Tribal art > African Statues > Statue Igbo
Paternity statue Igbo Alusi (N° 13734)
This type of figure is only presented to the public at the annual ceremonies. Otherwise, these statues are grouped by symbolic families and venerated by the village in boxes reserved for them. The Igbo worship a considerable number of deities known as alusi , or agbara, considered the descendants of Chuku, or Chukwu, and as such are intermediaries to whom sacrifices such as kola nuts, money, kaolin, are granted for the purpose of enjoying favorsDestined to be placed in the obu (Sing.: obi), houses of the men of the Cross River, this life-size cult statue, polychrome, sports complex hair arrangements called 'corks'. which can also be found on the 'girl masks'. The face, evoking the world of the deceased but also the beauty of youth, is highlighted with black pigment while the body wears body motifs named . . . that were applied by women. Regional body marks, tattoos and scarifications, indicated the grade achieved in the initiation society. Characterizing the notables, the bracelets with arms and ankles sculpted in relief, contrast with the patina of white kaolin whose body has been coated. The Igbo culture has its origins in the mythology of the Nri Kingdom of Nigeria, according to which the gods brought to believers palm oil, cassava, and yam-based remedies. The character carries a child that would symbolize the Igbo people. Crusty, flaky polychrome patina. A few desication cracks.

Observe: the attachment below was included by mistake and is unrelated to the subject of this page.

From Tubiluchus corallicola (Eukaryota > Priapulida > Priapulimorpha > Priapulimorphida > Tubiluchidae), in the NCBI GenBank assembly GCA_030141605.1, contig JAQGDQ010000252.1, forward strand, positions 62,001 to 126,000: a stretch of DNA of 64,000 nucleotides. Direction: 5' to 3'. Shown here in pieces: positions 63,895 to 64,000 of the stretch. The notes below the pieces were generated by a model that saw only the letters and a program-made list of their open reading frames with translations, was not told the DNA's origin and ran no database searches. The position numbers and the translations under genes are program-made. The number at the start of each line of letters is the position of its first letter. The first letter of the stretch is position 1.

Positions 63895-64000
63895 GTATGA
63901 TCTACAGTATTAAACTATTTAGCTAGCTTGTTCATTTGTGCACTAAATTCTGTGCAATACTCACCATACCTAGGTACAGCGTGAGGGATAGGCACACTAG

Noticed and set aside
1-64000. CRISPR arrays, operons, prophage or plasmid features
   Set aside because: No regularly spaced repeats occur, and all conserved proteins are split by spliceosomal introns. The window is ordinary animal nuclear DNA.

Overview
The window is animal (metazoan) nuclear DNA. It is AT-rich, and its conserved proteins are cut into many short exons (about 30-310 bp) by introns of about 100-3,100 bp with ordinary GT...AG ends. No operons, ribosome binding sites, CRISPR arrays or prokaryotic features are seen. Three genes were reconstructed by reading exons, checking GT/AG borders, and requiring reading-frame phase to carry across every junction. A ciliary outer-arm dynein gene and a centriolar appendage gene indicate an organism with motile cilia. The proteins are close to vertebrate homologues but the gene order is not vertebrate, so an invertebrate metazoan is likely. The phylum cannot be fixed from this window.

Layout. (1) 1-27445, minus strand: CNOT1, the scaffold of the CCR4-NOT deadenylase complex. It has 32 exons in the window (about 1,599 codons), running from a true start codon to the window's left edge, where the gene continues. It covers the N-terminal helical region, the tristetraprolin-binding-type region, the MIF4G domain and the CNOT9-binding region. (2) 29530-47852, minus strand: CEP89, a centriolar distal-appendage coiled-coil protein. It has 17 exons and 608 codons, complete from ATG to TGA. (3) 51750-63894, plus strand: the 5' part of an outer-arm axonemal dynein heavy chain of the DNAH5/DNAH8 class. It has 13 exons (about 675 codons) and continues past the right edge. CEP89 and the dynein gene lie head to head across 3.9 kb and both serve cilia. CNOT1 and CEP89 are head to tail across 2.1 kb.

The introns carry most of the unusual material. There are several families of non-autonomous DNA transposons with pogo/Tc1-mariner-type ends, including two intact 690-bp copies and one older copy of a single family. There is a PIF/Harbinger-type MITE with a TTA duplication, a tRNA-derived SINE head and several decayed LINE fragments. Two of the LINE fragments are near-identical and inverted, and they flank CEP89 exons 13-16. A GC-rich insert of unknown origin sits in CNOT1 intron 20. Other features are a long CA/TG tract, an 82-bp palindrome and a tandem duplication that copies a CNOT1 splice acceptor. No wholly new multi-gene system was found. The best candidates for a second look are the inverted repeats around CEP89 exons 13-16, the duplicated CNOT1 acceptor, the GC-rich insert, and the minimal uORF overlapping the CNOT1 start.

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|Origin||récoltée in-situ en 1989|
|Estimated dating||circa 1960|
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